The Miami Dolphins used a sixth-round draft pick on tight end Charles Clay in 2011 and a third-round pick on tight end Michael Egnew in 2012, yet they could still justifiably add another tight end in 2013.
Jason La Canfora of CBS Sports reports that the Dolphins could pursue tight end Jermichael Finley, "whether via trade or signing should he become available as expected." La Canfora had previously listed Finley as a potential salary cap casualty due to the $3.5 million roster bonus he 's set to receive this offseason in addition to his $4.4 million salary for 2013.
The Packers signed Finley to a two-year, $14 million deal in 2012. The negotiation began with the team putting the franchise tag on the tight end while the two sides determined whether he should be paid more like a wide receiver or a tight end.
They eventually agreed to a happy medium, but now it seems the two sides are not as happy as they once were with the arrangement.
There is little doubt about Finley's athletic capabilities; he has reeled in 207 passes for 2,662 yards and 16 touchdowns over the past four seasons (regular and postseason combined).
One area where Finley has struggled, especially recently, is drops. He had 12 regular-season drops in 2011, the most for any tight end, and added two more in the Packers' droptastic 37-20 playoff loss to the Giants. He has dropped 15.5 percent of catchable balls thrown in his direction since 2011.
Despite the drops, Finley has still caught 65.1 percent of the passes thrown in his direction, which is only slightly lower than Packers quarterback Aaron Rodgers' 67.7 completion percentage in the past two seasons.
He may certainly be better than both of Miami's current options at tight end. Anthony Fasano has been ultra-reliable, missing just four games in his five years with the Dolphins. He is the anti-Finley in that he didn't drop a single pass all season on 66 targets and dropped just one pass on 45 targets in 2011.
Fasano, however, is set to become a free agent this offseason and Finley's drop rate is actually better than Charles Clay's (nine drops and 34 receptions, drop rate of 20.9 percent on catchable balls) over the past two seasons.
Michael Egnew, meanwhile, couldn't even get on the field until Weeks 16 and 17, earning 25 snaps combined in those two games.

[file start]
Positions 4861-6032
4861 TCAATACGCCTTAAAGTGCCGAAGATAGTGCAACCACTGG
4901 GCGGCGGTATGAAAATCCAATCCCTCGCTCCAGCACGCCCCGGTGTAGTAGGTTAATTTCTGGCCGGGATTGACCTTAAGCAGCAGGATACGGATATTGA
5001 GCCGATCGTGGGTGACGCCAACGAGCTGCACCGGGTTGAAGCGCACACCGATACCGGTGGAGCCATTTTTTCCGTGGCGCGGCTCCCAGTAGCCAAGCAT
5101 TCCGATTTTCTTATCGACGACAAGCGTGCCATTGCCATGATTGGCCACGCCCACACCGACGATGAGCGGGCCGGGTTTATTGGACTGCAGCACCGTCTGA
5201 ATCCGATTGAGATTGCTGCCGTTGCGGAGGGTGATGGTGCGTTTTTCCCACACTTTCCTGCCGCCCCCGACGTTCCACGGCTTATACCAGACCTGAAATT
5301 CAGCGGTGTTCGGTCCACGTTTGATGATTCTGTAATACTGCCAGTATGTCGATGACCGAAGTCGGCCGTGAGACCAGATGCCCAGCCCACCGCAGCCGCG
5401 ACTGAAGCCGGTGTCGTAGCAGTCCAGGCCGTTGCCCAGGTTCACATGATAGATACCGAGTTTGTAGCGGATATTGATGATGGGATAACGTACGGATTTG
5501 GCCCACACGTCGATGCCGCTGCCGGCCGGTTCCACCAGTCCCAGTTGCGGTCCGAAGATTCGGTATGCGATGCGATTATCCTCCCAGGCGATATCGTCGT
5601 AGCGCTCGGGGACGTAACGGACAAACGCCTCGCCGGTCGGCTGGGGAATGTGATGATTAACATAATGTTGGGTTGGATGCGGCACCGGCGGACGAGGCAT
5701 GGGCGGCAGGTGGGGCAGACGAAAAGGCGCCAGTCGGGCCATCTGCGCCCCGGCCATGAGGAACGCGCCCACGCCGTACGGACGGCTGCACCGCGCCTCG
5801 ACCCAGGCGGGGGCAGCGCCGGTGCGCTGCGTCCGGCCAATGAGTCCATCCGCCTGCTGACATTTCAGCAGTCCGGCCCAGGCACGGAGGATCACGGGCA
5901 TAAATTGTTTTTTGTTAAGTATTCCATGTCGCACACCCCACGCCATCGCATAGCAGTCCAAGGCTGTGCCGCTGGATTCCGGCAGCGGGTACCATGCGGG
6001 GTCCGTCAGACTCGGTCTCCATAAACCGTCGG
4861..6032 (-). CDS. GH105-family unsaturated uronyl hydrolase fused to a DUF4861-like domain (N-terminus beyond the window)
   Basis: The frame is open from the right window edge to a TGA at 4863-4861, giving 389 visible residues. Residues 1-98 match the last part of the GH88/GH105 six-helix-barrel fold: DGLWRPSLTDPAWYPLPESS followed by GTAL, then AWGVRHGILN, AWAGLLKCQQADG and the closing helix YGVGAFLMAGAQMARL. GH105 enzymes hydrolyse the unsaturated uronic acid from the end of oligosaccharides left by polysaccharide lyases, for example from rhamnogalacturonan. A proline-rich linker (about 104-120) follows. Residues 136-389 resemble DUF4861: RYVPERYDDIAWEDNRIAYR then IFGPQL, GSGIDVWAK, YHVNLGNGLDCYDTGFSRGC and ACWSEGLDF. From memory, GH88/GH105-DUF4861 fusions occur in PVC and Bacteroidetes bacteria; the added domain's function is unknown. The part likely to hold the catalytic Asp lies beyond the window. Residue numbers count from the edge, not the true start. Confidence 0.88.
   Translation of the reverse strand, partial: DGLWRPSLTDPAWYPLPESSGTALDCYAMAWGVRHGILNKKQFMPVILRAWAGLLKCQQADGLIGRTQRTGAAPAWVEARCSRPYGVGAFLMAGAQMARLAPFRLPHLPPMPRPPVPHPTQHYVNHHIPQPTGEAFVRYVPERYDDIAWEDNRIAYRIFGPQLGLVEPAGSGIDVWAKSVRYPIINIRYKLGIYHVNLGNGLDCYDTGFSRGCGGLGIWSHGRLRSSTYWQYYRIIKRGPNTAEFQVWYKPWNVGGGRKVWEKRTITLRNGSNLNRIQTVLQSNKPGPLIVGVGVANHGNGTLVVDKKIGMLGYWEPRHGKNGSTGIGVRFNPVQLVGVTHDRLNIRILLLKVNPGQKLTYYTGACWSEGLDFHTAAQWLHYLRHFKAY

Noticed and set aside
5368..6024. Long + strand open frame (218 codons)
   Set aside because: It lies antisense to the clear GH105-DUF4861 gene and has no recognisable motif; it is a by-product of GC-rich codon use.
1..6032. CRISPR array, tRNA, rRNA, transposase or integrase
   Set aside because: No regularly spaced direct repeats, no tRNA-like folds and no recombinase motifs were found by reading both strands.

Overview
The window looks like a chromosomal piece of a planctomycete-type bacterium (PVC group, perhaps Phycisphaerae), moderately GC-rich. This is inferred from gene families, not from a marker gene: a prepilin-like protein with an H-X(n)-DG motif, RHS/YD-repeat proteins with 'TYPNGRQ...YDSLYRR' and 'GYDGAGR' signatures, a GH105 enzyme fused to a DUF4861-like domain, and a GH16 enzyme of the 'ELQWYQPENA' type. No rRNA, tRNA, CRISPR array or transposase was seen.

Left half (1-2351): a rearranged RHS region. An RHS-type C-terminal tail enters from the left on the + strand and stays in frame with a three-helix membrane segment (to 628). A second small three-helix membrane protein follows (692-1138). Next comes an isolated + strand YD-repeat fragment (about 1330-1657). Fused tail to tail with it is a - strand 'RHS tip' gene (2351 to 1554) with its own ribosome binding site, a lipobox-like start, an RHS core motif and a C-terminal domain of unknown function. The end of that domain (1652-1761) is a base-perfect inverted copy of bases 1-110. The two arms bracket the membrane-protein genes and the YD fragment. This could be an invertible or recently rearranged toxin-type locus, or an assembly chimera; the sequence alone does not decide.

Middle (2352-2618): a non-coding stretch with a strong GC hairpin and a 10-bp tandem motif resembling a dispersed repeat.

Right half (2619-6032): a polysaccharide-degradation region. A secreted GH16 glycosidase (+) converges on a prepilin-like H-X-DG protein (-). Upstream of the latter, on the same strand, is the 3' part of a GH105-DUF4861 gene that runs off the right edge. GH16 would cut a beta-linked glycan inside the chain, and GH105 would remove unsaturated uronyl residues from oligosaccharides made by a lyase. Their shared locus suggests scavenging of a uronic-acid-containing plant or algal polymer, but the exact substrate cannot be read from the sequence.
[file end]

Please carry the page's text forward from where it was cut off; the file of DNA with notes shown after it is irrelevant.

With all that said, if Finley becomes available, the Dolphins should certainly pursue a player of his physical talents—if it's at the right price to account for his injuries, dropitis and attitude problem.
But will they? Bleacher Report NFC North lead writer Andrew Garda told me why Finley fell out of favor in Green Bay and what he can offer to a team:
Finley is a tremendously athletic, fast and strong tight end who has had a lot of trouble catching the ball the last few years. He did improve from 2011 (where he caught 54 percent of targets) to 2012 (64 percent), but saw a tremendous downturn in red-zone production and touchdowns. He also is a very half-hearted blocker, whiffing on a few where it really seemed as though he didn't think he was supposed to block.
If someone could get him to stay healthy and consistent, a fresh situation could be just the thing to help him finally reach the promise he showed glimpses of in 2009 and 2011.
The downside is, as mentioned before, the health and the drops. Also, he definitely has an attitude. His comments about lacking chemistry with Aaron Rodgers coupled with his agent's potshots at the quarterback point to a player who often sees anyone but himself as the problem. Yes, he distanced himself from his agent's insane Twitter ramblings and, yes, he's said he needs to do better, but all too often he comes across as saying 'it's not my fault.'
If the Packers decide to part ways with him, it's likely they just finally got tired of it.
Much like we discussed with regards to Packers wide receiver Greg Jennings, Dolphins head coach Joe Philbin has intimate experience working with Finley. Philbin should know better than anyone what to expect from Finley and whether his problems are correctable or simply part of the package.
Philbin should also have a good read on Finley's character, which could be the biggest concern considering how the team has dealt with players who have character issues (trading both wide receiver Brandon Marshall and cornerback Vontae Davis).
For that reason, the Dolphins may not pursue Finley.
Even if he does come with the promise of improving the team's performance on the field, the Dolphins are committed to building a classy organization that represents the team well off the field as well.
Erik Frenz is the AFC East lead blogger for Bleacher Report. Be sure to follow Erik on Twitter and "like" the AFC East blog on Facebook to keep up with all the updates. Unless otherwise specified, all quotes are obtained firsthand or via team press releases.